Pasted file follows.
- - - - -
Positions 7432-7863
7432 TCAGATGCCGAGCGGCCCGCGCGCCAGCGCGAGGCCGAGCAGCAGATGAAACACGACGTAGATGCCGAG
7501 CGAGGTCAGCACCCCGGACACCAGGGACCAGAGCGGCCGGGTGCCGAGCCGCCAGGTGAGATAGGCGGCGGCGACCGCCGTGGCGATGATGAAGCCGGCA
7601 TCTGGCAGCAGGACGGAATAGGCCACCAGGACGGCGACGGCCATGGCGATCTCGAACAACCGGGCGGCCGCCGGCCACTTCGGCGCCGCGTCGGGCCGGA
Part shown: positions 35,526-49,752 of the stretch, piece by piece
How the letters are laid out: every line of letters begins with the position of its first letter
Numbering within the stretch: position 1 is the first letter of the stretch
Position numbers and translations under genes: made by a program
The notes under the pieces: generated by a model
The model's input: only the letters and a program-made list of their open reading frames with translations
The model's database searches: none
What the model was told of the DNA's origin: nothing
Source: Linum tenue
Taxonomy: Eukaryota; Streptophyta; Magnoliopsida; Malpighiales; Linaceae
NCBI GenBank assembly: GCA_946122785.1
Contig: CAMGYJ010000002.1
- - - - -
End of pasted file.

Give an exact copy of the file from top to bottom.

Positions 7432-7863
7432 TCAGATGCCGAGCGGCCCGCGCGCCAGCGCGAGGCCGAGCAGCAGATGAAACACGACGTAGATGCCGAG
7501 CGAGGTCAGCACCCCGGACACCAGGGACCAGAGCGGCCGGGTGCCGAGCCGCCAGGTGAGATAGGCGGCGGCGACCGCCGTGGCGATGATGAAGCCGGCA
7601 TCTGGCAGCAGGACGGAATAGGCCACCAGGACGGCGACGGCCATGGCGATCTCGAACAACCGGGCGGCCGCCGGCCACTTCGGCGCCGCGTCGGGCCGGA
Part shown: positions 35,526-49,752 of the stretch, piece by piece
How the letters are laid out: every line of letters begins with the position of its first letter
Numbering within the stretch: position 1 is the first letter of the stretch
Position numbers and translations under genes: made by a program
The notes under the pieces: generated by a model
The model's input: only the letters and a program-made list of their open reading frames with translations
The model's database searches: none
What the model was told of the DNA's origin: nothing
Source: Linum tenue
Taxonomy: Eukaryota; Streptophyta; Magnoliopsida; Malpighiales; Linaceae
NCBI GenBank assembly: GCA_946122785.1
Contig: CAMGYJ010000002.1